1. It is noted that often rallies finish with a smash, however setting up the smash requires subtler strokes. For e.g., a net-shot can compel the opponent to raise the shuttlecock, which gives an opportunity to hit a smash. If the net-shot is tense and dropping, then the opponent's raise will not reach the back of the court, which in turn makes the following smash hits much harder to return.
  2. Deception is also important- practice for many different strokes that look identical, and use slicing to trick the opponent about the speed or trajectory of the stroke.
  3. In the midcourt, a high shuttlecock will usually be incoming your direction – hitting downwards. It is advised to go for a Smash Hit to outright the incoming. It can also be faced with a high jump smash hit.
  4. In the rear court- the half near to the boundary, players should go all-out to hit the shuttlecock while it is still overhead, rather than allowing it to fall lower to body level.
  5. The Clear Shot: you can buy more time for yourself using this shot to return to spot before the next return. It is also considered strategic to use when your opponent is near to the fore-court, forcing him to pull back to the back to retrieve the shuttle.
  6. The Drop Shot: This shot is tactical to use when the opponent is in the back court, expecting your stroke to be a clear or drive. If you are in the mid-court you can try slicing the shuttlecock so that it bounces over the net. If the opponent is in the back court, this shot will make him/her dash forward and return the shot- this ma y lead to a miss and a score to you.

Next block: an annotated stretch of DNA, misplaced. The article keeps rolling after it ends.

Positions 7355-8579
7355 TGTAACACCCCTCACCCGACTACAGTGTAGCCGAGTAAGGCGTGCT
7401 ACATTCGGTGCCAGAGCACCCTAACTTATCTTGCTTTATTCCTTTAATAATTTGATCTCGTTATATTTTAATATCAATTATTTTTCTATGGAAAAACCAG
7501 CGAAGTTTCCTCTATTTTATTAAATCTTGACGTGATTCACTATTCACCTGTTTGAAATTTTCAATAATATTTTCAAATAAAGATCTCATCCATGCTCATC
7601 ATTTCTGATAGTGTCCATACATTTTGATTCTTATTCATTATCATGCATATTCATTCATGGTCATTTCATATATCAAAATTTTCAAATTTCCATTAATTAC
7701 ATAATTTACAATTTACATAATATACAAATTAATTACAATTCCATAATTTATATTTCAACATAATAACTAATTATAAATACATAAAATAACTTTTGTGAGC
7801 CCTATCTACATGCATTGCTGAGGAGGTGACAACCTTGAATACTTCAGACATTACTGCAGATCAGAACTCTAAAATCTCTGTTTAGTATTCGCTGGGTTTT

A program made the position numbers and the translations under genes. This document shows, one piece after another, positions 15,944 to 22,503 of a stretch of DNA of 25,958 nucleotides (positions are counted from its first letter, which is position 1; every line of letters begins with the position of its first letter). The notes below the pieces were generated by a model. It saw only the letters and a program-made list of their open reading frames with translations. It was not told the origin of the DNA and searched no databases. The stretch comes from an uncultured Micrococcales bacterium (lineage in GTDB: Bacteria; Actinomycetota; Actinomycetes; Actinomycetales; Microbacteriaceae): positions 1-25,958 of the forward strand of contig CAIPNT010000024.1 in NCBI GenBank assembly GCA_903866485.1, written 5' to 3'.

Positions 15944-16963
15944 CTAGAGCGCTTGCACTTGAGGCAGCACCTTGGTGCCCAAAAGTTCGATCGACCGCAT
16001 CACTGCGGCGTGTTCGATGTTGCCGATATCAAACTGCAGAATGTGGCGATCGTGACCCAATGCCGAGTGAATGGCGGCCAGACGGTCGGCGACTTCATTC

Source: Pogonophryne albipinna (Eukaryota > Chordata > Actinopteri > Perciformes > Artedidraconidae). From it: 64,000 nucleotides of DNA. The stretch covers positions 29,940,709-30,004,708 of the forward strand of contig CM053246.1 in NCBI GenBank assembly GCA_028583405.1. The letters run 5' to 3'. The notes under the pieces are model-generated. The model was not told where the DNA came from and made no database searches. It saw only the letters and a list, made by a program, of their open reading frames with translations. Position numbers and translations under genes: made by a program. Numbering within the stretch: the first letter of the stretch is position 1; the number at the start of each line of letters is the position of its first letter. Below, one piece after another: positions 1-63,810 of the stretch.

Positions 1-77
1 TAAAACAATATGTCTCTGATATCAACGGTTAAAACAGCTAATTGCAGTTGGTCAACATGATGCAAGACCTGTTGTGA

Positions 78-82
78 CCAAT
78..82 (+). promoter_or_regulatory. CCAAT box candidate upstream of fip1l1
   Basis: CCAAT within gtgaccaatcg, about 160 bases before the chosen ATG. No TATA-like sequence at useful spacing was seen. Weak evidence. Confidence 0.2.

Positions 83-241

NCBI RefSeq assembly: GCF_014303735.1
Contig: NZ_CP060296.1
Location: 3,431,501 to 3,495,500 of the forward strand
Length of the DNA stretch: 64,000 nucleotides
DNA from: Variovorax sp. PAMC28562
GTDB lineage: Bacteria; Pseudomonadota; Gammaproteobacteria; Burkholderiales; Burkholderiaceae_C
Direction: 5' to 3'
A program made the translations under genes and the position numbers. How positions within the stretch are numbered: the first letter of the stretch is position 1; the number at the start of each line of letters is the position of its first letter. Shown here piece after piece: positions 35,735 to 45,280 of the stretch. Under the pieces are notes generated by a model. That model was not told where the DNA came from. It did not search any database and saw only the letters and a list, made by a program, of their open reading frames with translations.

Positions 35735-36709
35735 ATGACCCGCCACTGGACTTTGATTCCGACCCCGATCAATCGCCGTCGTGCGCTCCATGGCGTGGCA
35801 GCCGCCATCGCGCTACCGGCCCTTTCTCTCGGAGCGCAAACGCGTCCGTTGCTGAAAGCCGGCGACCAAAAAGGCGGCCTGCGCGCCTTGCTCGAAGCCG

7. If a player does not lift, his only remaining option is to thrust the shuttlecock gently back to the net: in the forecourt this is called a netshot; in the midcourt or rear court, it is often called a push or block.
For Singles
  1. The strokes of singles game/match should normally be directed to the corners of the court.
  2. Players exploit the length of the court by mixing lifts and clears with drop shots and net shots.
  3. Strong smashing can be used to open the rally and weak smashes can be used to end the rallies.
For Doubles
  1. Both pairs should try to gain and maintain the attack, smashing downwards when possible. A pair should adopt an ideal attacking arrangement with one player hitting downwards – Clear shot from the rear court, and his partner in the midcourt taking all smash returns except the lifts.
  2. In the case when one of the partners in rear court plays a drop-shot, the other partner should move into the forecourt to pressurize the net reply. If a pair cannot hit downwards, they should use flat strokes in an effort to achieve the attack.
  3. If a pair is forced to take a lift or clear shot, then they must defend: they should take up a side-by-side position in the back of the midcourt, and should cover the full width of their court to face the opponents' smashes.
  4. Players should generally hit smash to the middle court between two players in order to take advantage of confusion and clashes of the opponent pair. 5. Flick serves are used to avoid the opponent from anticipating the low serve and attacking it positively.
For Mixed Doubles
  1. In mixed doubles, both pairs should typically try to keep an attacking formation where the woman should be at the front and the man be at the back. This should be so because the male players are usually significantly stronger, and can hence hit smashes that are more influential.
  2. Cleverly the opponents will try to turn around the principal position, by either forcing the woman towards the back or the man towards the front. In order to avoid this change, mixed players must be watchful and systematic in their shot selection.